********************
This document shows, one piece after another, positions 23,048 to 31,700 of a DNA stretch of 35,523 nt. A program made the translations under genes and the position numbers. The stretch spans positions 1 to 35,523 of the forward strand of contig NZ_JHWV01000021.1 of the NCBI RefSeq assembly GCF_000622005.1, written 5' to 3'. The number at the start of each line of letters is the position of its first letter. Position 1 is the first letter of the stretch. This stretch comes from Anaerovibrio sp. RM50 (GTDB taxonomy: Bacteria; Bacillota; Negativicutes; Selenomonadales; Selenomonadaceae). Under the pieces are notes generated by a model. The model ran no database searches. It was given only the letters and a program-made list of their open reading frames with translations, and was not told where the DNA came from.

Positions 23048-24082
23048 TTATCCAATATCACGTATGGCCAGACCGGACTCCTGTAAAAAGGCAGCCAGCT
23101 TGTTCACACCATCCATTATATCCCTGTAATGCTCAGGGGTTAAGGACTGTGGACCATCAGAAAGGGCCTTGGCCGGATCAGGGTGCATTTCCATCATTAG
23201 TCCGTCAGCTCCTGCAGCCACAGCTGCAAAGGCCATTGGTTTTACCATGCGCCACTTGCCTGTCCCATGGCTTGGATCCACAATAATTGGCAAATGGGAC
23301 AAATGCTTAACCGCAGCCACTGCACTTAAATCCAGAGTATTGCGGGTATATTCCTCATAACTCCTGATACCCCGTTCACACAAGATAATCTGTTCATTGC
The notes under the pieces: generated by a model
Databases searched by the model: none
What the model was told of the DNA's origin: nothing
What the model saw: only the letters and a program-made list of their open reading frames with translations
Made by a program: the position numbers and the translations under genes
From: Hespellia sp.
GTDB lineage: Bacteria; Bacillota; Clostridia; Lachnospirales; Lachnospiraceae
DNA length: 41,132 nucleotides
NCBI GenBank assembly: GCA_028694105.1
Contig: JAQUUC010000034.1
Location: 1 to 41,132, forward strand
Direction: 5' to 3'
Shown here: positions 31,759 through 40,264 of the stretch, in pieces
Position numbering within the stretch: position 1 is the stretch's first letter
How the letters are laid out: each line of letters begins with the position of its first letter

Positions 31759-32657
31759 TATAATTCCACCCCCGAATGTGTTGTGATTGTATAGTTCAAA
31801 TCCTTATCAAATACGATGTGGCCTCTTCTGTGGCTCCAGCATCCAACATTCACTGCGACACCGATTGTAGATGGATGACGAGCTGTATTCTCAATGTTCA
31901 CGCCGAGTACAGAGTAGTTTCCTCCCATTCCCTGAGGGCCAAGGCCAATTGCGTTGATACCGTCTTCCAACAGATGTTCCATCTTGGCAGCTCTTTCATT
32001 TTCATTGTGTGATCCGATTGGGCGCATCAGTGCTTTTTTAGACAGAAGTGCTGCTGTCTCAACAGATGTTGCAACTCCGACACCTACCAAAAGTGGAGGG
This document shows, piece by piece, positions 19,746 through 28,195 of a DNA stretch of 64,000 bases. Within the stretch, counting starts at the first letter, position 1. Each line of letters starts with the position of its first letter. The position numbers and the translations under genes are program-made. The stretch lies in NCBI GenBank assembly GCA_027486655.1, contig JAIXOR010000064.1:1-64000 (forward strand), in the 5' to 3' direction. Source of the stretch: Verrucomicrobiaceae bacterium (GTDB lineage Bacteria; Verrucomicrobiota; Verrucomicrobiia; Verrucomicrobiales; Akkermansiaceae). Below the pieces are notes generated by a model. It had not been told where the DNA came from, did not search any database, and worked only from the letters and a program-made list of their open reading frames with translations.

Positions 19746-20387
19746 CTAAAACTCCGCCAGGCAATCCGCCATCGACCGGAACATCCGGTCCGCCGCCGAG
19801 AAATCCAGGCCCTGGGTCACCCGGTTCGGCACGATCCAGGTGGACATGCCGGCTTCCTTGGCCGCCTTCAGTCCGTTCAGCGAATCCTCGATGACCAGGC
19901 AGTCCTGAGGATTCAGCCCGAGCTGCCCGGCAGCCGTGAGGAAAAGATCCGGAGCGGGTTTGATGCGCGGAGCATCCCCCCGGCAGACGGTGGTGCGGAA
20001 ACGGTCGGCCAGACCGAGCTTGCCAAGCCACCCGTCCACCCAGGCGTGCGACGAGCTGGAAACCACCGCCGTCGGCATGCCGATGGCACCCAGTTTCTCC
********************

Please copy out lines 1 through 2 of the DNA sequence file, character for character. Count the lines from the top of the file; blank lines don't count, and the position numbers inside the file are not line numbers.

This document shows, one piece after another, positions 23,048 to 31,700 of a DNA stretch of 35,523 nt. A program made the translations under genes and the position numbers. The stretch spans positions 1 to 35,523 of the forward strand of contig NZ_JHWV01000021.1 of the NCBI RefSeq assembly GCF_000622005.1, written 5' to 3'. The number at the start of each line of letters is the position of its first letter. Position 1 is the first letter of the stretch. This stretch comes from Anaerovibrio sp. RM50 (GTDB taxonomy: Bacteria; Bacillota; Negativicutes; Selenomonadales; Selenomonadaceae). Under the pieces are notes generated by a model. The model ran no database searches. It was given only the letters and a program-made list of their open reading frames with translations, and was not told where the DNA came from.

Positions 23048-24082